To recap: Superman: The Movie and its sequel were filmed concurrently, with an eye for releases closer together than what the public eventually got. As the budget and shooting schedule got out of control, however, producers Alexander and Ilya Salkind pressed Richard Donner to at least get the first film done. Eventually, Donner and the Salkind's got into a public row over Superman II, resulting in Donner being sacked and replaced with Richard Lester.

It's not as though Donner's first film is devoid of any humor. There's a wry light-heartedness to Superman himself, and Lex Luthor is played as a camp figure, as performative and faintly ridiculous as he is affably menacing. But Lester's version doubled-down on the jokes, with numerous reshoots changing the depth of the shots as well as a general peppering throughout of little off-hand gags, which, in the particular case of Zod et. al.'s assault on Metropolis, manage to thoroughly drain that scene of any of the tension or horror you might expect from three people who can bench-press a city going to town on a human populace.

"People, people, please! Just because it's a dramatic scene doesn't mean you can't do a little comedy in the background!"

Superman III doesn't have this problem. Left to his own devices, Lester crafts a story that has far more in common with the 1960's Batman TV series than either of the two Superman films that came before. It's impossible, I think, to view the film without considering it through the prism of the fifteen years separating the release of this film from the Adam West Batman TV series. For decades after Batman went off the air, articles about superhero properties--especially those properties translated to the small or large screen--couldn't help but throw in a POW! BAM! or a "Holy Whatever The Hell, Batman!," or what have you. Lester has been quoted as saying he didn't grow up with Superman, and we can take him at his word on that, I suppose. But it's hard not to see the bones of West's Batman, here and in the original Superman.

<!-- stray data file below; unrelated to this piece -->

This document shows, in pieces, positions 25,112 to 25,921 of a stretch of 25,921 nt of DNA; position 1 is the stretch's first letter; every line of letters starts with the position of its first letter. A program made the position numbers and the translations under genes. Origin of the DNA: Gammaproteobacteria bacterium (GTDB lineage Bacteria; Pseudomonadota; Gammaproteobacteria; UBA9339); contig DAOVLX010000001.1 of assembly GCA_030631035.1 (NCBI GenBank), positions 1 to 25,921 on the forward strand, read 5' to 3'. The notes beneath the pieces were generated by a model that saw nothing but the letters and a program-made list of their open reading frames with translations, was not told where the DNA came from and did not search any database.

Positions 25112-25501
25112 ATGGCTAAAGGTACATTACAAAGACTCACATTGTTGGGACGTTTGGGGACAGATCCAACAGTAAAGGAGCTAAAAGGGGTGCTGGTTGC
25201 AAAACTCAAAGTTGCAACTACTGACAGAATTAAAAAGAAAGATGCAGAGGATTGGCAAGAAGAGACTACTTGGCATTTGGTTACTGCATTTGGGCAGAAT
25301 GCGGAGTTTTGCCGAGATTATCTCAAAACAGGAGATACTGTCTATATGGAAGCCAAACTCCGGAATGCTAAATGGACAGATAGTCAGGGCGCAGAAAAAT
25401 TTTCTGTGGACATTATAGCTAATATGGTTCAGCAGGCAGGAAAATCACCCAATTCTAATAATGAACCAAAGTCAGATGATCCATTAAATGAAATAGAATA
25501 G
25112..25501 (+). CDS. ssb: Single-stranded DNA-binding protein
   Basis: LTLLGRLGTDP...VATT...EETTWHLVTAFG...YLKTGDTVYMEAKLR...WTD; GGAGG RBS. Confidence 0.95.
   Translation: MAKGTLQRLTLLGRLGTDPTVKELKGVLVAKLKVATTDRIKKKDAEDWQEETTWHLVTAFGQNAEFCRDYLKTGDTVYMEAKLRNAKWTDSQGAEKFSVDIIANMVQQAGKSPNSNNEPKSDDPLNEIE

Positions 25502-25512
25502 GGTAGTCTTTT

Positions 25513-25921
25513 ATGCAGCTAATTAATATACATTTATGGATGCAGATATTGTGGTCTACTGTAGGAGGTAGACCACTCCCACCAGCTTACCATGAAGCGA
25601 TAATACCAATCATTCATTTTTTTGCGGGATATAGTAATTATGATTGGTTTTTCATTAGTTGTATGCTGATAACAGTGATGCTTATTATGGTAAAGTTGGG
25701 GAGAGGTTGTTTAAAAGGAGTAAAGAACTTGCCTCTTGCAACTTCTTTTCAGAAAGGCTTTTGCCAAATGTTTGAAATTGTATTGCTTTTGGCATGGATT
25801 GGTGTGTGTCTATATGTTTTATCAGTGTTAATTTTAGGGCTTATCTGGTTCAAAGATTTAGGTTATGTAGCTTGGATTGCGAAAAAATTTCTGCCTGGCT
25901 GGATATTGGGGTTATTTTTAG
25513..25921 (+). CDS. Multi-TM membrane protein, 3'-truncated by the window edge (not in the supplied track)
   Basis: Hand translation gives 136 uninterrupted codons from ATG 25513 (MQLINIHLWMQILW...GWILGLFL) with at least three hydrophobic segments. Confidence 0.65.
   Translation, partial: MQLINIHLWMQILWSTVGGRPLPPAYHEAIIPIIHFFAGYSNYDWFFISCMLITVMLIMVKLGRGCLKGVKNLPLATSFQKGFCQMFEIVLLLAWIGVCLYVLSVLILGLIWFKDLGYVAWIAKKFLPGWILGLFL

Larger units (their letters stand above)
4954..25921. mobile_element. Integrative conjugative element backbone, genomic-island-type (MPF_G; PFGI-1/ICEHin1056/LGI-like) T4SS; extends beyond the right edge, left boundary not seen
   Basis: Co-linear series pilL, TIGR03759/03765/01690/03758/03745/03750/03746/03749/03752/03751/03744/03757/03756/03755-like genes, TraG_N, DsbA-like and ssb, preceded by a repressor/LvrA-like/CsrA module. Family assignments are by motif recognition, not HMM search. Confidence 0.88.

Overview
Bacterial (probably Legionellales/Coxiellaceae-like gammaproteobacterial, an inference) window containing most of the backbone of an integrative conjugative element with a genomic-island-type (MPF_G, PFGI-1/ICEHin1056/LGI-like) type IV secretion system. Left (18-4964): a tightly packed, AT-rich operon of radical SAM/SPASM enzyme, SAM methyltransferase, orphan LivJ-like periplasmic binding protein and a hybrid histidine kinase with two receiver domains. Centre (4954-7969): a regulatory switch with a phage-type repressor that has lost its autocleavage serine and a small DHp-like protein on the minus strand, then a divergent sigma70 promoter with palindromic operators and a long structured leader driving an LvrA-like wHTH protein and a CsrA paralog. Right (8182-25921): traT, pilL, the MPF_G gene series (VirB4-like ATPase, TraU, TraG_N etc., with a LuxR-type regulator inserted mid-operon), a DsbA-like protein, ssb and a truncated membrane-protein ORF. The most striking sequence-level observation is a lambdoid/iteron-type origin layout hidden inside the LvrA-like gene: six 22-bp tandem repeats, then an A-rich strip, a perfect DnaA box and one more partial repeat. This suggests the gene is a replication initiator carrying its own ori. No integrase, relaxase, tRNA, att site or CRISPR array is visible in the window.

The original film owes much to Batman. The villain set-up: well-known actor, henchman, mol, are a Superman-themed palate swap from Batman's rogues as they appeared on that program. The only difference between Gene Hackman in Superman and Frank Gorshin in Batman is Hackman's Luthor only has the one henchman, and no brightly-colored knock-out gas. It's a trend that continues here, though Robert Vaughn's Ross Webster owes more in his DNA to a James Bond villain than Lex Luthor, at least as Luthor was portrayed prior to 1986.

See Also: Goldfinger, Stromberg, Drax, Zorin

Comic books, and in particular comic book adaptations, have had an uneasy relationship with camp, particularly in relation to that Sixties TV show, and how it shaped the mass audience's perception of superheroes for almost fifty years. Batman existed in the frisson between ideas that were originally geared toward children and the adult sensibilities of the parents watching that show with their kids. Indeed, Superman III is only two years out from titanic shifts in the comic book industry that were, in large part, a reaction to the continued perception of comics as a children's medium.